There was no official word from the Raiders on Sunday regarding their coaching search. Too bad about that.

Not because Sunday's conference championship games lacked for excitement. And not because there's much drama to be squeezed from the Raiders' situation, given that the available logic leads to Tom Cable returning for the 2010 season.

No, the pity here is that the team's official word, as delivered lately by senior executive John Herrera, has come to be the most exciting play in football. Let's roll the tape.

When it was reported that Raiders managing partner Al Davis had reached out to Stanford's Jim Harbaugh: "Totally false," Herrera spat.

When it was reported that the Raiders had interest in Jim Fassel, Hue Jackson and/or Marc Trestman: "I would vociferously deny that any head coaching interviews are taking place while (Davis) is still meeting with Cable," Herrera said. Vociferously.

When it was suggested that Davis was taking his jolly sweet time deciding what to do about a head coach, Herrera channeled his inner Watergate-era Richard Nixon: "We've never made any statements that the head coach would not be back. That has been media speculation from the beginning. We've consistently stated that we're going through an evaluation process to determine the direction that the organization needs to go. The process is ongoing, and it has not reached a conclusion."

In fairness to the speculative media, Cable's record, dust-up with assistant Randy Hanson and stated belief that owner's pet JaMarcus Russell kept the team from making the playoffs last season makes him the kind of figure to whom speculation naturally gravitates. But we digress.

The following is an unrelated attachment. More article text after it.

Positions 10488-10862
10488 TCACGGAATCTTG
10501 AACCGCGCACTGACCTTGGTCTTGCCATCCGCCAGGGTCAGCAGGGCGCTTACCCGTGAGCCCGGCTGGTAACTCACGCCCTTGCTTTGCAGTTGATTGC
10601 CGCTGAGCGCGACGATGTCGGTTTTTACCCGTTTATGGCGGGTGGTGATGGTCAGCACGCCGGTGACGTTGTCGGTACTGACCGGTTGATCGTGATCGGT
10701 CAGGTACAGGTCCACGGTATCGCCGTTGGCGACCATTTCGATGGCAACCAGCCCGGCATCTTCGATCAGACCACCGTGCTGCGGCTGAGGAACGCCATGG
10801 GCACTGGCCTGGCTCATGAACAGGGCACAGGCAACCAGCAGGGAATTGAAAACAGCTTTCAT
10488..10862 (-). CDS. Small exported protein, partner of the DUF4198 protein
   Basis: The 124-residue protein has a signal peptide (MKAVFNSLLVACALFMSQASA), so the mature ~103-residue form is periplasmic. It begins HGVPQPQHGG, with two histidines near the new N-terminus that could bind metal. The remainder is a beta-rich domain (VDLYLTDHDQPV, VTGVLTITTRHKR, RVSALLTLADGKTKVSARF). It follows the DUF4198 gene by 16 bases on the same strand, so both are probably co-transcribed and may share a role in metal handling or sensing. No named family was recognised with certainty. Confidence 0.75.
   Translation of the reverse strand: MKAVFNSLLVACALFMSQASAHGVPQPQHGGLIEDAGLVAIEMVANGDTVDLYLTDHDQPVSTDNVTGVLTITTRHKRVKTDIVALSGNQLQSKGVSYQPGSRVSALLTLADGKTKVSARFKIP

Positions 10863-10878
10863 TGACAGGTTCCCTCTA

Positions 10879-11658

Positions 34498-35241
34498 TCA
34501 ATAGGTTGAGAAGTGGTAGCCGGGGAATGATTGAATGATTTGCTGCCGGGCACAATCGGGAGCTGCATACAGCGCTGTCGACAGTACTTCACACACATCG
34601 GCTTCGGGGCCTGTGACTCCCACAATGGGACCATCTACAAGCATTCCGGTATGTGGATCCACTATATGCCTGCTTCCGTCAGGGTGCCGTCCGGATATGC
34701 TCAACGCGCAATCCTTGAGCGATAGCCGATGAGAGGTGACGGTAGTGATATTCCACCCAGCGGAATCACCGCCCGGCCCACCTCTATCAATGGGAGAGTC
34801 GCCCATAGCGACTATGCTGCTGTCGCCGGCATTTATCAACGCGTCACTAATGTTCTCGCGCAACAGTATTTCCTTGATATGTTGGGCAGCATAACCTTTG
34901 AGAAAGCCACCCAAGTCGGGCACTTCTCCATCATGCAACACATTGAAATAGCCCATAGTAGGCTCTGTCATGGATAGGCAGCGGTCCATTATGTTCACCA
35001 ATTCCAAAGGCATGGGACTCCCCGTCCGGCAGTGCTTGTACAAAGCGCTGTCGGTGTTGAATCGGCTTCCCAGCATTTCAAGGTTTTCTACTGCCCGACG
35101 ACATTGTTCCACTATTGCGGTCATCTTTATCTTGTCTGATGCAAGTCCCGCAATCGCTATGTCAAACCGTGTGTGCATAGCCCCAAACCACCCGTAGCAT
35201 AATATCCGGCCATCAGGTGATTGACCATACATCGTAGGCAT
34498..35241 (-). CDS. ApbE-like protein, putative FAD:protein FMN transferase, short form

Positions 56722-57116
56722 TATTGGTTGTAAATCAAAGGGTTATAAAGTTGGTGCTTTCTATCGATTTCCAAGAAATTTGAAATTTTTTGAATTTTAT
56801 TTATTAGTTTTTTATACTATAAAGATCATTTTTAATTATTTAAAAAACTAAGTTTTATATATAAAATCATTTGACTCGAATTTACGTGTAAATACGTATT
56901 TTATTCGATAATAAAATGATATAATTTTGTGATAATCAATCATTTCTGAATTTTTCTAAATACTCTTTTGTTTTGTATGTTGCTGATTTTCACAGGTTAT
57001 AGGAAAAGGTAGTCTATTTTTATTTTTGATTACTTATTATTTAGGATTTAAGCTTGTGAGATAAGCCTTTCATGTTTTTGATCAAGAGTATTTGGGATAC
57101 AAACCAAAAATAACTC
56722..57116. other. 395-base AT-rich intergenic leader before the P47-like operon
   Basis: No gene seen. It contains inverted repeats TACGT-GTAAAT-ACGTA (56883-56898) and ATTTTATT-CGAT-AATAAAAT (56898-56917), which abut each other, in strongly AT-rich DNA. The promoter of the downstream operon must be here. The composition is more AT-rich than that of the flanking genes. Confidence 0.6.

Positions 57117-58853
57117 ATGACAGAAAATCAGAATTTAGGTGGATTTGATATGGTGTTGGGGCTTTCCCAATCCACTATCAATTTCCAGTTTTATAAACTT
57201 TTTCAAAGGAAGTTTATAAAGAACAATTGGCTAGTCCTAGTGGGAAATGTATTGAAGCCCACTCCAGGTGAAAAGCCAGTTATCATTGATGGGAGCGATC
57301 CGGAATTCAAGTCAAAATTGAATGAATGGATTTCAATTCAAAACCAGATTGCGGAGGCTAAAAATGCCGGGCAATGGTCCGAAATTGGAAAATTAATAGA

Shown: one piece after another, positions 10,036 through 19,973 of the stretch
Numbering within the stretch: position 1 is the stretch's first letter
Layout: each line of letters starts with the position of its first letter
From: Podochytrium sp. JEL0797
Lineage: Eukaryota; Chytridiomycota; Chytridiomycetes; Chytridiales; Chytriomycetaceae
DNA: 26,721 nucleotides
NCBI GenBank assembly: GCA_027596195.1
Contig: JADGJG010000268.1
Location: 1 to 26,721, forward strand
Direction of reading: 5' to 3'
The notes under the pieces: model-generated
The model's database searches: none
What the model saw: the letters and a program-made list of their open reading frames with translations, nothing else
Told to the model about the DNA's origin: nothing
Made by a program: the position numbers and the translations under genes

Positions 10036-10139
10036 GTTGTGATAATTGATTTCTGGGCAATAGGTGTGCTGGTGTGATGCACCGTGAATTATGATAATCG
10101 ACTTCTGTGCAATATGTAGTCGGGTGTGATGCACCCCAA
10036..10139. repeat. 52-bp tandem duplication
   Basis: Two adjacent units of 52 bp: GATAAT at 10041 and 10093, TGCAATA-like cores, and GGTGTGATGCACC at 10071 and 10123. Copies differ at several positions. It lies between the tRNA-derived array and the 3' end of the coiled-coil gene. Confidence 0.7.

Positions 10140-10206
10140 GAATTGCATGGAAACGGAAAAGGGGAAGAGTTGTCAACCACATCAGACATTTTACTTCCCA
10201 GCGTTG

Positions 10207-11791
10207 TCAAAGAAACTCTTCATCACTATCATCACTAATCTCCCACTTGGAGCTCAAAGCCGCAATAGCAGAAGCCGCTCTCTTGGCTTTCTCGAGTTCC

The point here is the ham-handed manner in which the team operates. It's amateur hour, like grown-ups playing house. And you can start with their assertion that the coaching search is a product of someone else's imagination.

For one, in 15 years since moving the Raiders back to Oakland, Davis has fired six head coaches and traded one. That's Steinbrennarian turnover right there. So even if this was a case of premature speculation, it's based on immutable historical precedent.

For two, conjecture over Cable's job status has been going on for months. If Cable's job was safe, it would be a simple matter to get that message out. For example, Davis could tell reporters, "Cable's job is safe."

See how easy?

For three, this business about internal review is a head-scratcher. Making a call on a head coach isn't that difficult. Within 16 days of the end of the regular season, six teams (Washington, Chicago, Seattle, Dallas, San Diego and Buffalo) hired new coaches or decided to retain their old ones. Davis is now beginning his fourth week of deliberation on a decision almost devoid of gray area.

Hey, it's a free country. Davis can be as contemplative and unforthcoming as he wants — as he proved last season, when he left Cable twisting in the wind for six weeks before announcing he was signing the erstwhile interim to a two-year contract.

But what is that? Indecision? Overdue diligence? Stealth behavior for its own sake? It's tough to come up with an explanation that casts the Raiders in a favorable light.

And for four, Herrera's haughty proclamations qualify as thigh-slapping unintentional humor. But then, that's a Raiders tradition. It was only a couple weeks ago that former Oakland quarterback Rich Gannon called to see if there was any way he could help his former team.

Herrera's response: "It's Rich that needs the help."

And it was only a few years ago that the team issued a press release ripping the NFL Network for having the audacity to relegate the 1983 Raiders to 20th on its ranking of Super Bowl winners.

And it was a mere 12 years ago that the Raiders issued a release titled, "The Oakland Raiders respond to Al Michaels(') blather," which read in part: "Michaels doesn't have an ounce of truthfulness or morality in his body."

Bombast is one thing when you're a perennial Super Bowl contender. Then it can be passed off, semi-plausibly, as eccentric genius. When you're working on a NFL-record string of seven 11-loss seasons, it gives the impression that even the most basic procedural decisions leave you in a state of intellectual gridlock.

The Raiders, one expects, would have something to say about that. The sooner the better, now that we have two weeks to kill before the Super Bowl.

Contact Gary Peterson at gpeterson@bayareanewsgroup.com.